Japanese Prime Minister Shinzo Abe recently visited Istanbul to mark the opening of the Marmaray, a mammoth tunneling project connecting Europe with Asia beneath the waters of the Bosphorus. Constructed at a cost of more than $4 billion, the project is an iconic example of Prime Minister Recep Tayyip Erdogan’s grand vision for Turkey. More ambitious still is Erdogan’s plan to build an extensive nuclear power program, virtually overnight, in a country that currently has no nuclear power plants. The prime minister hopes to have two nuclear power plants, with four reactors each, online in time for the Turkish Republic’s 2023 centennial.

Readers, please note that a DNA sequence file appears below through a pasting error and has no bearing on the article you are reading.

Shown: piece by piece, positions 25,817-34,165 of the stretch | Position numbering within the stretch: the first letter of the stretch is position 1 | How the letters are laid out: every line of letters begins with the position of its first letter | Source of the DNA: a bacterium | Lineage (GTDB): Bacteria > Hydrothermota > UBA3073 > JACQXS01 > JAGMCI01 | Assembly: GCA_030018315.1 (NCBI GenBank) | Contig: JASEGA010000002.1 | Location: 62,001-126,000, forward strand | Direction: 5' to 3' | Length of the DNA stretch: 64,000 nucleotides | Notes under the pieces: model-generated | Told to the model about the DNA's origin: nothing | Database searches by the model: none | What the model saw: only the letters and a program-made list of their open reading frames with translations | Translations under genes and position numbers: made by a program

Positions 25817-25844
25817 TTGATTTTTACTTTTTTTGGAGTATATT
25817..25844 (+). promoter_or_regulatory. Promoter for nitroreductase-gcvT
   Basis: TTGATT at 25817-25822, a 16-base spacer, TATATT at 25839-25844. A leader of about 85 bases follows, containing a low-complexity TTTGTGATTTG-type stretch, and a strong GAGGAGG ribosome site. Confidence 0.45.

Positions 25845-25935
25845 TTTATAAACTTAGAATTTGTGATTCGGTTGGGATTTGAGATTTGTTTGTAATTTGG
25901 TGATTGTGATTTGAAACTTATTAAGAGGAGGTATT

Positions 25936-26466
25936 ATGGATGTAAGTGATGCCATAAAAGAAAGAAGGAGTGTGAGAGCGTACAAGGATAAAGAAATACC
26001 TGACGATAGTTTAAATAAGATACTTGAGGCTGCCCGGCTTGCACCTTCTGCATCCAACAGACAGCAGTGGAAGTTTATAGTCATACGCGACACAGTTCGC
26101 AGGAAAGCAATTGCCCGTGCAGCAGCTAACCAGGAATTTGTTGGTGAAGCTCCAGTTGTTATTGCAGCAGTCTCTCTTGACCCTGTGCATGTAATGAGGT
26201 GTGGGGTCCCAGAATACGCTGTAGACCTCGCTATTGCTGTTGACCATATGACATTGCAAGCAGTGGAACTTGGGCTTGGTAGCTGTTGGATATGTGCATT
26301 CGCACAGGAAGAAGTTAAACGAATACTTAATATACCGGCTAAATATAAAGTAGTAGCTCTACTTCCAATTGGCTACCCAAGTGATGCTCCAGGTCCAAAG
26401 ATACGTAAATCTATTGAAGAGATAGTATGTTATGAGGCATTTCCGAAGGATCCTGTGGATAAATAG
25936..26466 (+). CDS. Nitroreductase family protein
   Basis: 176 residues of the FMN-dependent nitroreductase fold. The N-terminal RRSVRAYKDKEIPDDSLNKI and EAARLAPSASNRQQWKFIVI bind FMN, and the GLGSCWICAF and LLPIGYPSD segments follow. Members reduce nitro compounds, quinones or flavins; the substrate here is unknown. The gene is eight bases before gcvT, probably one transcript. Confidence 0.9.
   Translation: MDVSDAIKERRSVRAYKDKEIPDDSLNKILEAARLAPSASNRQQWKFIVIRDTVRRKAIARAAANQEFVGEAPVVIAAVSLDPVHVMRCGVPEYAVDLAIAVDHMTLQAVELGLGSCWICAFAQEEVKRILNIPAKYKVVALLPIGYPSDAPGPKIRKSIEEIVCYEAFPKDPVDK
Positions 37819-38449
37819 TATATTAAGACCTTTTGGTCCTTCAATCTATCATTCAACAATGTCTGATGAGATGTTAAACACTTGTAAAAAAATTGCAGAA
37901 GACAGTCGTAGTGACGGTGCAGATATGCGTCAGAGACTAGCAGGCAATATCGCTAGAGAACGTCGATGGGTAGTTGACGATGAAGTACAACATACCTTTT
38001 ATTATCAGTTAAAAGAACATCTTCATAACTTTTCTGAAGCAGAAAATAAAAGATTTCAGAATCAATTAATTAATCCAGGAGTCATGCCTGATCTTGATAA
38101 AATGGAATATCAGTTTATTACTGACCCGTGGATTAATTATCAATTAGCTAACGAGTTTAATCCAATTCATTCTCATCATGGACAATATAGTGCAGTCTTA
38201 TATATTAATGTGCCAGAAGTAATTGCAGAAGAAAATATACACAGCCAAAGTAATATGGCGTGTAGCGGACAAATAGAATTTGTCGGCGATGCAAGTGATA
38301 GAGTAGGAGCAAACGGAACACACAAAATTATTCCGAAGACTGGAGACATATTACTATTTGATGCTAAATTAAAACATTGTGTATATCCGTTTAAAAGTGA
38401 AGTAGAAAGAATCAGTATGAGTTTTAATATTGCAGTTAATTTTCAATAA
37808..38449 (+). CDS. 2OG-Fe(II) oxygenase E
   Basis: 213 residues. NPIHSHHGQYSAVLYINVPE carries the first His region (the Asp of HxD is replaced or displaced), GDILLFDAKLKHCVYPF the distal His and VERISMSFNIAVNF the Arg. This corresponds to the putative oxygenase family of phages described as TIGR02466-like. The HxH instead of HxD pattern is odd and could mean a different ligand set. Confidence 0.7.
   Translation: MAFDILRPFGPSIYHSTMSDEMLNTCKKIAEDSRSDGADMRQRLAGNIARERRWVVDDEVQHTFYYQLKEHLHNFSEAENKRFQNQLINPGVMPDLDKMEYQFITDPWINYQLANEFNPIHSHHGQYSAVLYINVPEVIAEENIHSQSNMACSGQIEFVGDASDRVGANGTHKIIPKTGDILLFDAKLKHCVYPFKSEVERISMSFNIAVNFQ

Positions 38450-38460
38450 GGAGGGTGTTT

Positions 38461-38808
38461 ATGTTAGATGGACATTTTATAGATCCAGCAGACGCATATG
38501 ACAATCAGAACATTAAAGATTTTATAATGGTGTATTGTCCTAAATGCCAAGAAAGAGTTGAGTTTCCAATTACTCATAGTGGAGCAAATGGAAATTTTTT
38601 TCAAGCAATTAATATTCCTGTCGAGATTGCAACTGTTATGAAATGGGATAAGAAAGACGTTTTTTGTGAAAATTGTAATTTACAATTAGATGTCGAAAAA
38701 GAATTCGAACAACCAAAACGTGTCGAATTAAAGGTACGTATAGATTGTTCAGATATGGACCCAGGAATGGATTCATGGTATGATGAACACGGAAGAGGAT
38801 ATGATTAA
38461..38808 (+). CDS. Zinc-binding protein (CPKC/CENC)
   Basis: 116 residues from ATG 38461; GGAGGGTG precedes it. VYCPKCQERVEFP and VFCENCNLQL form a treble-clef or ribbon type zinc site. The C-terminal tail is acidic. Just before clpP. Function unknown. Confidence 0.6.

During Abe’s visit, the two countries signed a joint declaration on nuclear energy cooperation (.pdf), and announced an agreement between Turkey and the Franco-Japanese joint venture ATMEA that brings both parties closer to signing a deal for the construction of four 1,200-megawatt reactors at Sinop. Turkey previously concluded an intergovernmental agreement with Russia in 2010 for that country to build, own, operate and finance four VVER-1200 power reactors at Akkuyu. ...
To read the rest, sign up to try World Politics Review
- TWO WEEKS FREE.
- Cancel any time.
- After two weeks, just $18 monthly or $118/year.
Request a free trial for your office or school. Everyone at a given site can get access through our institutional subscriptions.
- Diplomatic Fallout: Lacking Security Strategy, EU Counts on Nearby Crises to Absorb Threats
- International Law Solutions Fall Short for Israelis, Palestinians in Gaza Conflict
- The Realist Prism: On Iran and Russia, Obama Gambling for More Time
- World Citizen: In Israel, Pragmatism Could Trump Ideology After the Fighting
- Strategic Horizons: U.S. Must Rethink Unsustainable Counterterrorism Strategy